I was reminded of just how many people are petrified of flying on a recent flight from Inverness to London Gatwick. The guy sat next to me, a man I had just spent the weekend with climbing the side of icy mountains—untethered to anything but our crampons—crushed his armrests through fear at the slightest notion of turbulence.
We all know air travel is the safest kind of travel. “The numbers are on your side,” we’ll say. Or a favourite of mine, “It’s actually more dangerous driving to the airport.” That doesn’t help the slightest bit though when you’re at 36,000 feet.
The huge numbers involved in the game of odds are intangible, mostly, for the human brain. But on Sunday, the 50th anniversary of the Boeing 737, the numbers come up clearly in the favour of survival.
Since 1967, Boeing has delivered 9,448 of the aircraft, in some variant or another, and there are still 4,506 more on order. But there have been only 169 complete hull losses, according to British 737 pilot Chris Brady, who has compiled a complete list of 737 incidents.
Just over 100 of those losses were original 737-100 or 737-200 variants, of which only 1,144 were built in the 1960s. They’re old news, you don’t have to worry about them anymore. The later 737 variants, known as 737-300, 737-400, and 737-500s, only saw 49 losses out of a production run of 1990. Today’s newer, next generation 737s, classed as 737-6/7/8/900, have only suffered 12 complete write-offs, out of more than 5,600 built, according to Brady.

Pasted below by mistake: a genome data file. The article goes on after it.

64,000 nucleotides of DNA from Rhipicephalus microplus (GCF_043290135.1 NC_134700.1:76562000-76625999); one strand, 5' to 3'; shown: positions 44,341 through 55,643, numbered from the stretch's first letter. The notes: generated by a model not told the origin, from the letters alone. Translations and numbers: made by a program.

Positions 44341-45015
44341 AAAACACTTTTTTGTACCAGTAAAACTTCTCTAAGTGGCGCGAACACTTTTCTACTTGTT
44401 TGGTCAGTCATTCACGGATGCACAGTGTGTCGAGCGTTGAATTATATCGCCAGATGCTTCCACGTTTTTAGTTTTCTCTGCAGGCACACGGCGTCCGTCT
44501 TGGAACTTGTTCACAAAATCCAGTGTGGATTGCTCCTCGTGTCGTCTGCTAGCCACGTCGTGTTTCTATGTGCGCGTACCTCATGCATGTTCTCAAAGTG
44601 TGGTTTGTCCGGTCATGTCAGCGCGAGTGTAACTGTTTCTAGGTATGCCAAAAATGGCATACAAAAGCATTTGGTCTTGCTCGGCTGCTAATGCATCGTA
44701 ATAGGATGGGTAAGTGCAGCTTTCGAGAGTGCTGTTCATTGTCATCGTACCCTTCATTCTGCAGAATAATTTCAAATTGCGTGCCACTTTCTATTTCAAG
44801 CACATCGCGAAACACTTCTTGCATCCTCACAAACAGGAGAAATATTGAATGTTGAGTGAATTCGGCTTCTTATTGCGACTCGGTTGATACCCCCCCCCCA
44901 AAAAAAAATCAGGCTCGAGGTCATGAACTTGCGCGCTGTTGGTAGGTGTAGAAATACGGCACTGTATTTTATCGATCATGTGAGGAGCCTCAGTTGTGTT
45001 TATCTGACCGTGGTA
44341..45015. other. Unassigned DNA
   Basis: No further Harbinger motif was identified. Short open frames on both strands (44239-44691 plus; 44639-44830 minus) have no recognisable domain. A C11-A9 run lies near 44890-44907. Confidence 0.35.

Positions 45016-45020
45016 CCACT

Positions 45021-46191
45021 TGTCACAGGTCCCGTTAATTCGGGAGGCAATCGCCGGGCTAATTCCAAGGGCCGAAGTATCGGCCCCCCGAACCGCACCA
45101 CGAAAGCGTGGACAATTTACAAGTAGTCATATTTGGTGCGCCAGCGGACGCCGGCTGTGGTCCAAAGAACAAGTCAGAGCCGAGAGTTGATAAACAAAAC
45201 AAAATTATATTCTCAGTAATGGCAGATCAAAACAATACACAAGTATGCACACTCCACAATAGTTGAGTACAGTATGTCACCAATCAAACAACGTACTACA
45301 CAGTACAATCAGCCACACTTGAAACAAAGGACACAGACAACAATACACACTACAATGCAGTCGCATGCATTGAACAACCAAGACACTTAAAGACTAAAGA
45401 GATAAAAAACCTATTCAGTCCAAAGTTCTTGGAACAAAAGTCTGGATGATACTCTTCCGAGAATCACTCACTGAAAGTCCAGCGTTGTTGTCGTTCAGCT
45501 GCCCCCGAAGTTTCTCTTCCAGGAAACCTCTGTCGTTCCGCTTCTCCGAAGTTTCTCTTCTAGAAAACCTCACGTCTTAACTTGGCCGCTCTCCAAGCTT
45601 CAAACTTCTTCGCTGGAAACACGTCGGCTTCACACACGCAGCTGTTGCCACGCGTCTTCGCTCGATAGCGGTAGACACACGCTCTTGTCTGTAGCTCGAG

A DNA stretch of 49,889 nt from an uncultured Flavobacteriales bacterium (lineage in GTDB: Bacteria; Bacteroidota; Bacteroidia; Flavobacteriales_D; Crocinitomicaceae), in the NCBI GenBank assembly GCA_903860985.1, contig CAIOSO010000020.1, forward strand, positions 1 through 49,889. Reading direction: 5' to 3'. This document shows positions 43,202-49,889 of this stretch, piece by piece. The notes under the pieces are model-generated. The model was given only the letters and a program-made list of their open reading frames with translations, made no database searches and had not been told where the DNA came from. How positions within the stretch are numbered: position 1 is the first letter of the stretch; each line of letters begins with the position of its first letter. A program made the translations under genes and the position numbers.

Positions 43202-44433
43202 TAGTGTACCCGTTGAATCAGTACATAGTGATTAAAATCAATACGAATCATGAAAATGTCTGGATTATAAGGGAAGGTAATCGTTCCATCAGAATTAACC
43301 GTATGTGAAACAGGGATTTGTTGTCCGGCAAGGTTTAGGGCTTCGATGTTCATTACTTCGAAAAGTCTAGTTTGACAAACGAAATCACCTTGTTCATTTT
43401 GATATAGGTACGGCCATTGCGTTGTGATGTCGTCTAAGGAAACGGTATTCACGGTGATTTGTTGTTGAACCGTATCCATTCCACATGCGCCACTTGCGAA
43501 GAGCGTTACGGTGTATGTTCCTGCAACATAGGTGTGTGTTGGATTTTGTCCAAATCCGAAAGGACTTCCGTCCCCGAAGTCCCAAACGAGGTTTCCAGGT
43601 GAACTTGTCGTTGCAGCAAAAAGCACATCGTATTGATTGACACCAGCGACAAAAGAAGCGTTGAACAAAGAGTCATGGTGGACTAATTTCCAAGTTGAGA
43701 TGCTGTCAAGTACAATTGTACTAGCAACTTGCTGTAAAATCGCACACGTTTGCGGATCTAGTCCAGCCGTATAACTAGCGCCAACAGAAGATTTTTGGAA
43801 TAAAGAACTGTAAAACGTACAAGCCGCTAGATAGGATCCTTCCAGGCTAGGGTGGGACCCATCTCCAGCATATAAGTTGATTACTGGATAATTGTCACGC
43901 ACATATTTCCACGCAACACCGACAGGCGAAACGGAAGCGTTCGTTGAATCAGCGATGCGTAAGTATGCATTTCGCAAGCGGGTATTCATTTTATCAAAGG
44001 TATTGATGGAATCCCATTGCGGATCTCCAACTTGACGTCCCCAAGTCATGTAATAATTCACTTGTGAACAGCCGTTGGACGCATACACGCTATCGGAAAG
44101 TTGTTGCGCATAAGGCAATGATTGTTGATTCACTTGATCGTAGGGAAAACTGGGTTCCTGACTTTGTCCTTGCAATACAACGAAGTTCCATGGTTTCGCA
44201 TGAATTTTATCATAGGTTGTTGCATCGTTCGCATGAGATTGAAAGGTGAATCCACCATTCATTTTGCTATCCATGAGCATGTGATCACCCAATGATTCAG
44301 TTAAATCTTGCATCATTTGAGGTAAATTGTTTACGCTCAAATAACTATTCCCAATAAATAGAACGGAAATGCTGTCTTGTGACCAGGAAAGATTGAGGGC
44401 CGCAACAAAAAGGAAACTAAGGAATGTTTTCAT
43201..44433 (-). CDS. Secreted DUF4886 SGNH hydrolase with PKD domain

“The 737 has proven itself to be an immensely safe airliner,” Brady told Motherboard. “It is recently reached the incredible milestone of 50 years of operation with almost 10,000 aircraft delivered and over 4,000 more on order. This is by far the most of any airliner ever built surpassing the previous record holder, the venerable DC3 Dakota.”
Minus the ground incidents, rejected takeoffs, and minor landing gear issues that only result in passenger hospitalization at worst, actual catastrophic and fatal 737 crashes are even rarer. Three hijackings and one bomb account for many deaths, with bad weather on approach accounting for most of the others. The advanced cockpit instrumentation and improved air traffic control eliminates this today.
So, while in may not be entirely fatality free, like the Airbus A340, there’s almost absolutely no need to panic next time you’re on a Boeing 737.
“I flew the 737 for 18 years and can honestly say that it was a superbly capable and safe aircraft. This in my view came from its perfect balance of technology, automation and relatively simple human-machine interface which always kept 737 pilots in the loop as to what the aircraft was doing,” Brady said to Motherboard.
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